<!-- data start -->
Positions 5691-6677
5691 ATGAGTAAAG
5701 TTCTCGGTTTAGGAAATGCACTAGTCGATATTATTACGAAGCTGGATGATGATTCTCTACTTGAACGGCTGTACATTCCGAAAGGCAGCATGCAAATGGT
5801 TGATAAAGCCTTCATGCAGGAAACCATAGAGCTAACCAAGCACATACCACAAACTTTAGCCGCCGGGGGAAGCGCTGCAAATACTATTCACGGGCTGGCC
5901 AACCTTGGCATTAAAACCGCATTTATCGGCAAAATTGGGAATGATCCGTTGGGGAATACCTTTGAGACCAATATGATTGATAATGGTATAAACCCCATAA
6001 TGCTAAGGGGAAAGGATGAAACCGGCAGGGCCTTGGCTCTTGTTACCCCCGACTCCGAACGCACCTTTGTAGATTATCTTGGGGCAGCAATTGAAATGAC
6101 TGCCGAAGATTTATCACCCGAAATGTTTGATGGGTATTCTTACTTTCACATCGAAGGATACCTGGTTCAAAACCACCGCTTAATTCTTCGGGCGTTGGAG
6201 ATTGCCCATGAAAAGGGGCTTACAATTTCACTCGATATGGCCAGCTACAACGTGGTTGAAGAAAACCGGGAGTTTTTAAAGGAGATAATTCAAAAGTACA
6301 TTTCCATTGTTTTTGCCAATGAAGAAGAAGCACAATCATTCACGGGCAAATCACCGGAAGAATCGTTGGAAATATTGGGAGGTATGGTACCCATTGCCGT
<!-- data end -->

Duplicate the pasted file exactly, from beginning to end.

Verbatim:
Positions 5691-6677
5691 ATGAGTAAAG
5701 TTCTCGGTTTAGGAAATGCACTAGTCGATATTATTACGAAGCTGGATGATGATTCTCTACTTGAACGGCTGTACATTCCGAAAGGCAGCATGCAAATGGT
5801 TGATAAAGCCTTCATGCAGGAAACCATAGAGCTAACCAAGCACATACCACAAACTTTAGCCGCCGGGGGAAGCGCTGCAAATACTATTCACGGGCTGGCC
5901 AACCTTGGCATTAAAACCGCATTTATCGGCAAAATTGGGAATGATCCGTTGGGGAATACCTTTGAGACCAATATGATTGATAATGGTATAAACCCCATAA
6001 TGCTAAGGGGAAAGGATGAAACCGGCAGGGCCTTGGCTCTTGTTACCCCCGACTCCGAACGCACCTTTGTAGATTATCTTGGGGCAGCAATTGAAATGAC
6101 TGCCGAAGATTTATCACCCGAAATGTTTGATGGGTATTCTTACTTTCACATCGAAGGATACCTGGTTCAAAACCACCGCTTAATTCTTCGGGCGTTGGAG
6201 ATTGCCCATGAAAAGGGGCTTACAATTTCACTCGATATGGCCAGCTACAACGTGGTTGAAGAAAACCGGGAGTTTTTAAAGGAGATAATTCAAAAGTACA
6301 TTTCCATTGTTTTTGCCAATGAAGAAGAAGCACAATCATTCACGGGCAAATCACCGGAAGAATCGTTGGAAATATTGGGAGGTATGGTACCCATTGCCGT